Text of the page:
It was a Wednesday, and I had just gotten back from physics lecture. I knew there was a chance for storms in the western Oklahoma/Texas panhandle area. So, I checked out the satellite to see if anything had gone up yet. To my surprise, this is what I saw.


3:46 pm

4:04 PM

4:16 PM

4:12 PM

3:52pm reflectivity

3:52pm zoom

4:01pm reflectivity

4:01pm zoom

4:11pm reflectivity

4:11pm zoom

By now, I had already called Simon and Tom. I wasn't sure whether or not it was going to be worth it to drive all the way out to southwestern Oklahoma to catch this storm, where it would likely be by the time we would arrive. So, we decided to wait a few more minutes. If the cell holds its own and stays together, we'll leave. If not, then forget about it!

4:17pm reflectivity

4:17pm zoom

4:22pm reflectivity

Well, this supercell was certainly holding its own. We thought for a second that a line may have been trying to form. But, no such thing was occurring. In fact, storm splitting was occurring just before we left on the last image. Since the storm was moving so slowly, we had a chance at catching it. It's only about 2 hours to Altus, and then 25 more minutes to the Texas border. Here's some more images I saved during the same time period.

4:01pm storm relative velocity

4:11pm VIL

4:06pm Storm Tops


The anvil was visible even before we got to Lawton. But, once we were passes Lawton was when we were starting to see the anvil much better. A little before Altus was when the mammatus were most spectacular.

Since the storm had little if any movement, we kept on thinking it was a right mover. However, I called a friend at Channel 5 and I was told there was now a cluster of cells centered over Childress, and nearly stationary. So, we continued west on Highway 62 and headed towards Childress, TX.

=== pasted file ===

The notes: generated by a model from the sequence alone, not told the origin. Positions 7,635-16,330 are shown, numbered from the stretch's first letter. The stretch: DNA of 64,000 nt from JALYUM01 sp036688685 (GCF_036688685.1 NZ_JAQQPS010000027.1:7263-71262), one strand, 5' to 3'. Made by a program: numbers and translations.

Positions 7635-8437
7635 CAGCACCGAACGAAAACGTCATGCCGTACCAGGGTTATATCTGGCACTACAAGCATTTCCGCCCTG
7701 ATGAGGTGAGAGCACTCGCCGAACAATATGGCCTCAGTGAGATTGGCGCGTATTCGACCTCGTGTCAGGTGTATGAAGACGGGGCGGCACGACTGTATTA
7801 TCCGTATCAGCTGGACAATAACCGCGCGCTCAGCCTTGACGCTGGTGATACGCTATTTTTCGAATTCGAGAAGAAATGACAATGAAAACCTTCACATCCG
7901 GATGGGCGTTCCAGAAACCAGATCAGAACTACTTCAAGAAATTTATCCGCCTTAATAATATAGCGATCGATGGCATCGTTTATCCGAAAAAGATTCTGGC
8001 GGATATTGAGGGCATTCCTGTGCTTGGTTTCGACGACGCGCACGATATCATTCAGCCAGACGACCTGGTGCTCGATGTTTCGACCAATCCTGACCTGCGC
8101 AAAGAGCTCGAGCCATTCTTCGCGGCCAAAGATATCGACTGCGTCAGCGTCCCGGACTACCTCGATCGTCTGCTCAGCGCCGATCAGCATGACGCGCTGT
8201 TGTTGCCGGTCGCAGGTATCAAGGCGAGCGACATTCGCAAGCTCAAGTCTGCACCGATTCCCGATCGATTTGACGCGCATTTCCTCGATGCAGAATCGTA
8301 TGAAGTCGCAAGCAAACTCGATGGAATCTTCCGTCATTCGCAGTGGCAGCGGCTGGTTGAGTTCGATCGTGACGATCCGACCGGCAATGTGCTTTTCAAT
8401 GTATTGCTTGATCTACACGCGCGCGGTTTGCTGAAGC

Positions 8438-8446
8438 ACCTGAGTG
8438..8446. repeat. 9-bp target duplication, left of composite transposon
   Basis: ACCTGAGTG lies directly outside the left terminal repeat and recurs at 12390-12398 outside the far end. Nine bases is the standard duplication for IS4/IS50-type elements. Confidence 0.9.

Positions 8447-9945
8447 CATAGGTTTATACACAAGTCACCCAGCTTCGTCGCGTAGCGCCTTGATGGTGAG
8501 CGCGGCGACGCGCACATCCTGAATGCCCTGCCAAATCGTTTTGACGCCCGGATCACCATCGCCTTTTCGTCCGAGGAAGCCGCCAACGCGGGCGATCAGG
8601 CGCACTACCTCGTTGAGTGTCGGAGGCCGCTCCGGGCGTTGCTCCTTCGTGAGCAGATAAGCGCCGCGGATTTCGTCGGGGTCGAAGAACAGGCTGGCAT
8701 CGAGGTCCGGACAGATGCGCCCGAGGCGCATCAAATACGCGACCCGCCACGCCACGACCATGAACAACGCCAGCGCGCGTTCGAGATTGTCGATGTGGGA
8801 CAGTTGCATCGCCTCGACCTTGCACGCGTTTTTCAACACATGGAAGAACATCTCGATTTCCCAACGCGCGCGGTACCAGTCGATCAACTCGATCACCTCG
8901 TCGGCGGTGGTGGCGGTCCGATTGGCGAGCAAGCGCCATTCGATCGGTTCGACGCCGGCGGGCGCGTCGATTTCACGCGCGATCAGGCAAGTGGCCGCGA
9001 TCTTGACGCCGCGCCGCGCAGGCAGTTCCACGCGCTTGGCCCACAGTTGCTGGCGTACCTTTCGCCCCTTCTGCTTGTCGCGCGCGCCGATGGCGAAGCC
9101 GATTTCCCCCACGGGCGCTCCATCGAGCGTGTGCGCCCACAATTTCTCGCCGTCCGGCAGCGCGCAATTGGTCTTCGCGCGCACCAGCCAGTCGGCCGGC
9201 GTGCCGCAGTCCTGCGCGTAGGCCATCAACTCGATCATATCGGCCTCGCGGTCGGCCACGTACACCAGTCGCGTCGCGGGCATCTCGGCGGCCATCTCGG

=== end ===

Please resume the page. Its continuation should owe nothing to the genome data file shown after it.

The mammatus were visible well before we reached the storm 


What can I say besides, "Wow." We were looking SW at this amazing wall cloud. Now, you can't see it in the photos, but on the video there is a funnel and what appears to be a brief touch down. The wall cloud was a good 7 miles away so we can't be certain about it. But, there was a report of a brief tornado just west of Childress, which is about where we're looking. So, who knows, we'll just wonder.

As the wall cloud got closer the, forward flank downdraft kicked into high gear and pushed a heavy rain shaft well ahead of the main part of the storm. So, we had to leave quite a few minutes before the wall cloud got really close. This may have been a good thing considering it was getting dark. But hey, when we finally decided to leave the storm it wasn't quite dark yet!

What an amazing wall cloud 

Brief tornado can be seen here.





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